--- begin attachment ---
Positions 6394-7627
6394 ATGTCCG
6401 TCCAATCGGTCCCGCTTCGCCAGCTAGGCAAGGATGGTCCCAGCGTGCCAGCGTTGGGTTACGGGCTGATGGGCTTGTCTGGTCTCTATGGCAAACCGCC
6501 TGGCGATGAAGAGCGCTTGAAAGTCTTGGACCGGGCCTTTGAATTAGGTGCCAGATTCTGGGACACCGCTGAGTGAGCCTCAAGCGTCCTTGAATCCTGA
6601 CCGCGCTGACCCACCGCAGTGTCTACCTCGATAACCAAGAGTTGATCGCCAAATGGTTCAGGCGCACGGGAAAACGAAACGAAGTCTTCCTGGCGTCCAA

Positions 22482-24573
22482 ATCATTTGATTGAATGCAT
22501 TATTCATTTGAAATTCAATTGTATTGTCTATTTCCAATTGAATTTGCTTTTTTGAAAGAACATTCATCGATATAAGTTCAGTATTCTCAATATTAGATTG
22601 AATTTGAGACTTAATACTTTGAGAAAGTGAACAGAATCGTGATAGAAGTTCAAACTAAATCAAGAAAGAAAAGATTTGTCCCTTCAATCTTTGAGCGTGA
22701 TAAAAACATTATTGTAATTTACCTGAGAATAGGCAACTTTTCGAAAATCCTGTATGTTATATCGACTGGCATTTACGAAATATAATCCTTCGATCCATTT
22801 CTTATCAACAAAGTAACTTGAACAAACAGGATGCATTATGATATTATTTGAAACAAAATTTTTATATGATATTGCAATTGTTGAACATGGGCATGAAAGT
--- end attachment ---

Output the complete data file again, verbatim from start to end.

Positions 6394-7627
6394 ATGTCCG
6401 TCCAATCGGTCCCGCTTCGCCAGCTAGGCAAGGATGGTCCCAGCGTGCCAGCGTTGGGTTACGGGCTGATGGGCTTGTCTGGTCTCTATGGCAAACCGCC
6501 TGGCGATGAAGAGCGCTTGAAAGTCTTGGACCGGGCCTTTGAATTAGGTGCCAGATTCTGGGACACCGCTGAGTGAGCCTCAAGCGTCCTTGAATCCTGA
6601 CCGCGCTGACCCACCGCAGTGTCTACCTCGATAACCAAGAGTTGATCGCCAAATGGTTCAGGCGCACGGGAAAACGAAACGAAGTCTTCCTGGCGTCCAA

Positions 22482-24573
22482 ATCATTTGATTGAATGCAT
22501 TATTCATTTGAAATTCAATTGTATTGTCTATTTCCAATTGAATTTGCTTTTTTGAAAGAACATTCATCGATATAAGTTCAGTATTCTCAATATTAGATTG
22601 AATTTGAGACTTAATACTTTGAGAAAGTGAACAGAATCGTGATAGAAGTTCAAACTAAATCAAGAAAGAAAAGATTTGTCCCTTCAATCTTTGAGCGTGA
22701 TAAAAACATTATTGTAATTTACCTGAGAATAGGCAACTTTTCGAAAATCCTGTATGTTATATCGACTGGCATTTACGAAATATAATCCTTCGATCCATTT
22801 CTTATCAACAAAGTAACTTGAACAAACAGGATGCATTATGATATTATTTGAAACAAAATTTTTATATGATATTGCAATTGTTGAACATGGGCATGAAAGT